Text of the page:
Questions Arise On SRF Stimulus Funding

By Stephen Barlas, Washington Editor | June 2009 Vol. 64 No. 6

Questions are beginning to arise from states and localities about the requirements for spending the water infrastructure funds in the stimulus bill, called the American Recovery and Reinvestment Act (ARRA) of 2009.

Since Congress passed the bill in February, the Environmental Protection Agency (EPA) has distributed $1.4 billion of the $4 billion the stimulus bill provided for the Clean Water and Drinking Water State Revolving Funds. States must commit 100 percent of their funds by Feb. 10, 2010.

But some states are uneasy about certain conditions for spending the funds. Chief among the sticky wickets is the “Buy American” provision. It states that construction companies must use U.S. made iron, steel and manufactured goods on all sewer and drinking water projects funded with stimulus dollars. The EPA issued guidance on April 28 spelling out under what conditions states can apply for an exemption from that provision. (EPA Buy America guidance is at: 29 2009_BA_waiver_process_final.pdf)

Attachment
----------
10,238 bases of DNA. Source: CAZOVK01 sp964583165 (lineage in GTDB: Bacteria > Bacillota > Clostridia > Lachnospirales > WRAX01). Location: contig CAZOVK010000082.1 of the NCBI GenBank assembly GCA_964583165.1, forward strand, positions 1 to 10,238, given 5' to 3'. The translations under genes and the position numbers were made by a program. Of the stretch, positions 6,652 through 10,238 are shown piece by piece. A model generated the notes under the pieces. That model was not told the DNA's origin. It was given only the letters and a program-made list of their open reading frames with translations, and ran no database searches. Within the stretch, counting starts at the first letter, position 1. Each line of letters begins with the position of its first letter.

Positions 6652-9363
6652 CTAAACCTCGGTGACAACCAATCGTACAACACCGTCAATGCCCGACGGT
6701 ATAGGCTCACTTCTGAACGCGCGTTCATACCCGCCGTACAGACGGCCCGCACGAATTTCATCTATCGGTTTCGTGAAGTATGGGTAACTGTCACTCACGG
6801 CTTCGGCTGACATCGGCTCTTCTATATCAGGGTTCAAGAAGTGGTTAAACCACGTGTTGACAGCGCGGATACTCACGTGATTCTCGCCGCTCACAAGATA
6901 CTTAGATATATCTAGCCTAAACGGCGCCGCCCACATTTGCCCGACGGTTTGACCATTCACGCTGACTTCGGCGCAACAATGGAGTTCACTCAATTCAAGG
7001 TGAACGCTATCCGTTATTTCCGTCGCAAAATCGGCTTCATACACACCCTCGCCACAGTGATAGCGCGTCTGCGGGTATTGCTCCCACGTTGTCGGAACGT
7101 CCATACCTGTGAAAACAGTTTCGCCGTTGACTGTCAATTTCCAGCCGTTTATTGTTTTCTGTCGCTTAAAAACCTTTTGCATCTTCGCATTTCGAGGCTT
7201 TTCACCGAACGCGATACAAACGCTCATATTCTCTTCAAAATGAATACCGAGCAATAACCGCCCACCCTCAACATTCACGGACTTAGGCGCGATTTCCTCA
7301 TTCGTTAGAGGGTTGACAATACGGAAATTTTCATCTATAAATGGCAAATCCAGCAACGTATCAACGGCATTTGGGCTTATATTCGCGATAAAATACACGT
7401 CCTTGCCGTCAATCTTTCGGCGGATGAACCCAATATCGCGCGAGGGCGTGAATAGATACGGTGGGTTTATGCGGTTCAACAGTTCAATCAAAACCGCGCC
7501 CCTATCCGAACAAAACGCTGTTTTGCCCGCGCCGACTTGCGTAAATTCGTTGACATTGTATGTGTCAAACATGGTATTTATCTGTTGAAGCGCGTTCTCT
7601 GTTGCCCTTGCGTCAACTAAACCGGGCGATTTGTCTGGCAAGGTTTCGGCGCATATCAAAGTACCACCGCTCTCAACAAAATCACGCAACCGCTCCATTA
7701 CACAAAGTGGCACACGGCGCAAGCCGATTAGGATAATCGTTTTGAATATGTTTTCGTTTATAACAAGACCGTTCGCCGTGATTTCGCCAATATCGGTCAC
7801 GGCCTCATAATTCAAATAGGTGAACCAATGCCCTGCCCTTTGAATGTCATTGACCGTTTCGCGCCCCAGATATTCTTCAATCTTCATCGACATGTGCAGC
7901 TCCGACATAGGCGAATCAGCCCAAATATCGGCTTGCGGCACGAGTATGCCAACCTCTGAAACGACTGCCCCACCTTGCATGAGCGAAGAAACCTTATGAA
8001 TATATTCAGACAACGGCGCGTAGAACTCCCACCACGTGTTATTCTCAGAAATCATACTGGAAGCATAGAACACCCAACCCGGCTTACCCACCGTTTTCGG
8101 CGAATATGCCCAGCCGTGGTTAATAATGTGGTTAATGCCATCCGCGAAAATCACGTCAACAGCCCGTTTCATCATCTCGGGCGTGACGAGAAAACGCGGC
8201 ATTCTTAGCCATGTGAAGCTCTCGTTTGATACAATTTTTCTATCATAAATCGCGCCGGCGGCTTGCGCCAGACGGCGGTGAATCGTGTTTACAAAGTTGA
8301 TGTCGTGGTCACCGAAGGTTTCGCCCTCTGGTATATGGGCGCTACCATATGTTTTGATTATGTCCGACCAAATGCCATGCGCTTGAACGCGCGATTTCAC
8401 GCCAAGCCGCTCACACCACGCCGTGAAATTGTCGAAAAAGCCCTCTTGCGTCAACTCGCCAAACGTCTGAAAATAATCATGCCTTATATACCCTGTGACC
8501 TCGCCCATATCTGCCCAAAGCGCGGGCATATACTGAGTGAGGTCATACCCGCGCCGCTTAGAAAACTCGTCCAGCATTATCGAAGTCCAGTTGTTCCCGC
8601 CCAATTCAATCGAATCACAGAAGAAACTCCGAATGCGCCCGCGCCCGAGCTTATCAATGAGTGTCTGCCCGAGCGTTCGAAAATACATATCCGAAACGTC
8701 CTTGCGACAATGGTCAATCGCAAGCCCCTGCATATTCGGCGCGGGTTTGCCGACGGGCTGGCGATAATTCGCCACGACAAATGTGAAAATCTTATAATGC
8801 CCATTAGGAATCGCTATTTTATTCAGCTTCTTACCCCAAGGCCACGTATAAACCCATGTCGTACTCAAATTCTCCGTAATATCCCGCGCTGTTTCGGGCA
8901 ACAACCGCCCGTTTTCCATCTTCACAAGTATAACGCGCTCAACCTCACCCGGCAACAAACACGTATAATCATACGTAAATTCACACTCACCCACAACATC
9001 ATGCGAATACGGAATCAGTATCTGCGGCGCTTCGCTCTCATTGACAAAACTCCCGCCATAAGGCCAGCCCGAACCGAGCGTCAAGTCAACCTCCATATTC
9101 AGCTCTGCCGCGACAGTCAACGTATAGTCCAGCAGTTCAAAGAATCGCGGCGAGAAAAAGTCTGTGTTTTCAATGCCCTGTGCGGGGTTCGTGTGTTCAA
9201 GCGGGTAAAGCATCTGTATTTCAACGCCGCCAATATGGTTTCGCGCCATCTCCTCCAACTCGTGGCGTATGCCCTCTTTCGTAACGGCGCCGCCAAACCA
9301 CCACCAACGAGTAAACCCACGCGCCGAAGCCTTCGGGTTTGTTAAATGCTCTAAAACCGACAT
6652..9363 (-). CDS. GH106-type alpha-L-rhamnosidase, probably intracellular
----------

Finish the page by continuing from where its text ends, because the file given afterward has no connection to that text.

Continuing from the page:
Exemptions will be applied for on a large scale, apparently. The day after that guidance was issued, Matthew J. Millea, acting president, New York State Environmental Facilities Corporation, told the House Transportation and Infrastructure Committee that there is “an inherent conflict” in the Buy American provision and the Green Reserve incentive. “While we would prefer to have these monies invested domestically, the reality is that many technological innovations require foreign-made systems and materials,” Millea said. The Green Reserve provision in the stimulus bill requires states to use 20 percent of their total grant for such things, in the sewer area, as energy efficient retrofits and upgrades to pumps and treatment processes, or for green infrastructure which could include restoring natural hydrology by infiltrating, evapotranspiring and capturing and using stormwater. In the context of the DWSRF, green infrastructure consists of site specific practices, such as green roofs and porous pavement at drinking water utility facilities.

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